Although I loved experimenting with the Agartha, the most impressive part of the entire experience wasn't listening to this magical device.. it was talking to the owner. Justin treats his customers like family, which is incredibly rare to see these days. The potential of his products do not feel wasted when you have such an open, honest and engaging designer helping you along the way. I was lucky enough to be able to do a short Q&A with Justin for the sake of my review and you guys, the readers. Let's see what he has to say!
Questions and Answers
My first question is where did you learn to build amplifiers and audio products?
Where did it all begin? I started with disassembling amplifiers and trying to put them back together. I bought old gear and tried to get them up and running. Later I turned to rebuilding Dynaco amps. I still maintain a soft spot for dynaco gear and the reproductions where I started. That said, sites like audiokarma, and diyaudio were super helpful as well as pointing me to more formal resources like the RCA receiving tube manual and the NEETS - Navy Electricity and Electronics Training Series. With all that said ampsandsound has always utilized a collaborative approach. We’ve partnered with gifted designers to bring traditional tube circuits back.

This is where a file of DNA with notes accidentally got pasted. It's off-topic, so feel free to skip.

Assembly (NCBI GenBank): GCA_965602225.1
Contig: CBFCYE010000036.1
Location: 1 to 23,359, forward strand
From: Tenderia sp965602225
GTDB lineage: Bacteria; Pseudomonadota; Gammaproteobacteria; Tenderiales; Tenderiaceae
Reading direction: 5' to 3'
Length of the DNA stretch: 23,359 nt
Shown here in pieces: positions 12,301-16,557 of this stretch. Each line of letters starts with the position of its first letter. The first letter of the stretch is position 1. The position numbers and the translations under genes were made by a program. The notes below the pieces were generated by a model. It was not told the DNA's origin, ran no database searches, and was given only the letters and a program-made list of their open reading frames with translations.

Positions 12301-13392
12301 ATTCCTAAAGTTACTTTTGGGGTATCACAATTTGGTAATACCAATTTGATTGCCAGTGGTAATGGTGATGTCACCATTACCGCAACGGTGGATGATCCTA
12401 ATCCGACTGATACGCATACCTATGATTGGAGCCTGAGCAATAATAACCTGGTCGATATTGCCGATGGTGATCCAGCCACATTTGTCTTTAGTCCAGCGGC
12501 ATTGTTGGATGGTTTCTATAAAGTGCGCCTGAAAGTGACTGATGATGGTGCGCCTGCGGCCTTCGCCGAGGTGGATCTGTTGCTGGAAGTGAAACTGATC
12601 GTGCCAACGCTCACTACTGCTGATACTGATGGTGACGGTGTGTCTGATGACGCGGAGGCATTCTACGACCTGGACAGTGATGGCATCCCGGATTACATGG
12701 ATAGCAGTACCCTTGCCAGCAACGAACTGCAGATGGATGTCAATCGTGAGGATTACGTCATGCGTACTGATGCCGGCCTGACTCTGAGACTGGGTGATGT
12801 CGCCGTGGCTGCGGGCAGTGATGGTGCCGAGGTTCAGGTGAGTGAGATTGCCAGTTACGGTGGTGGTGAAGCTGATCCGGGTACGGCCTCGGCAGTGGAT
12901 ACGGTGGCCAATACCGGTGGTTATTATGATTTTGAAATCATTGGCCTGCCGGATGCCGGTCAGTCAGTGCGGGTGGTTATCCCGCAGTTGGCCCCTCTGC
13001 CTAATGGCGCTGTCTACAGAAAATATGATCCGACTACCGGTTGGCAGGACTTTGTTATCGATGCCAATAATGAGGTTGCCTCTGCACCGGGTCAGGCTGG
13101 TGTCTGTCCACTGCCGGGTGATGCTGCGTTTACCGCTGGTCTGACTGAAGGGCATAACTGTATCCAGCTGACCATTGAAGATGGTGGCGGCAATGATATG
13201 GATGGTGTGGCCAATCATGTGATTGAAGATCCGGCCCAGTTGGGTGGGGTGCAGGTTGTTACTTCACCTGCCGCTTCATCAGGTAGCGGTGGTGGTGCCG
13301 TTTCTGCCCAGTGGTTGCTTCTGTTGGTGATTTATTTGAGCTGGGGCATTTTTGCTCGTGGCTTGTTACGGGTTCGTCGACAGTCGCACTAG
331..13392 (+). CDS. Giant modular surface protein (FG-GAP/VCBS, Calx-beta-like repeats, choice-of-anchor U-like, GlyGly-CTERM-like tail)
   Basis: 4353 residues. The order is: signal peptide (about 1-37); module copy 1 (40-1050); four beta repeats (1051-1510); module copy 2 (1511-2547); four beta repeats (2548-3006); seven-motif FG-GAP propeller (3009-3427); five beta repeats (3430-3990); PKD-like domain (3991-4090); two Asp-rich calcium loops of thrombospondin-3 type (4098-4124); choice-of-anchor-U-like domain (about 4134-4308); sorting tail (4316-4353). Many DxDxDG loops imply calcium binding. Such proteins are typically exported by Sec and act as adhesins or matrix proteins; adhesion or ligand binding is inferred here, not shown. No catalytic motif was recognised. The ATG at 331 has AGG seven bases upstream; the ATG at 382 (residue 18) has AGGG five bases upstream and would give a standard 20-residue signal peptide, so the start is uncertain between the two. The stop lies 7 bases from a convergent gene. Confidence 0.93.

What made you start your company ampsandsound? How was the transition from hobby to business?
ampsandsound made the jump from hobby to business about 4 years ago. The volume of amplifiers we were producing was sustainable in the true "made by hand" manufacture process. We used to drill each chassis by hand. This approach had many short comings. When we decided to start using top plates ampsandsound as we know it was really born. This meant translating existing ideas to a new process and working through the process. The move to CNC top plates mean that each amp could be 100% repeatable without human error that hand drilled chassis introduced. Ive always built high value SE tube amps that were paired to horn load speakers. As the market has changed from an emphasis on speakers to personal audio my lower power designs were less favored. After a lot of experimentation, I discovered that many of these designs would pair well to headphone. Many of the cutting edge headphones today demand reasonable power. Pairing low power single ended designs with these headphones brought Japanese purist audio to personal audio.
On the same token - What separates ampsandsound from other boutique audio companies?
ampsandsound takes traditional tube circuits, pairs them with modern material science; to achieve our steller results. We utilize high tolerance components which only years ago were too expensive to practically use as well as wide bandwidth transformers and PCBs for repeatability and ease of servicing. We try to take proven well regarded designs and make them as simple and well produced as possible. We exclude features or options which may add ease, but additionally add complexity. We describe this as purist audio with an American aesthetic.
What was your vision behind the Agartha and how did it get its name?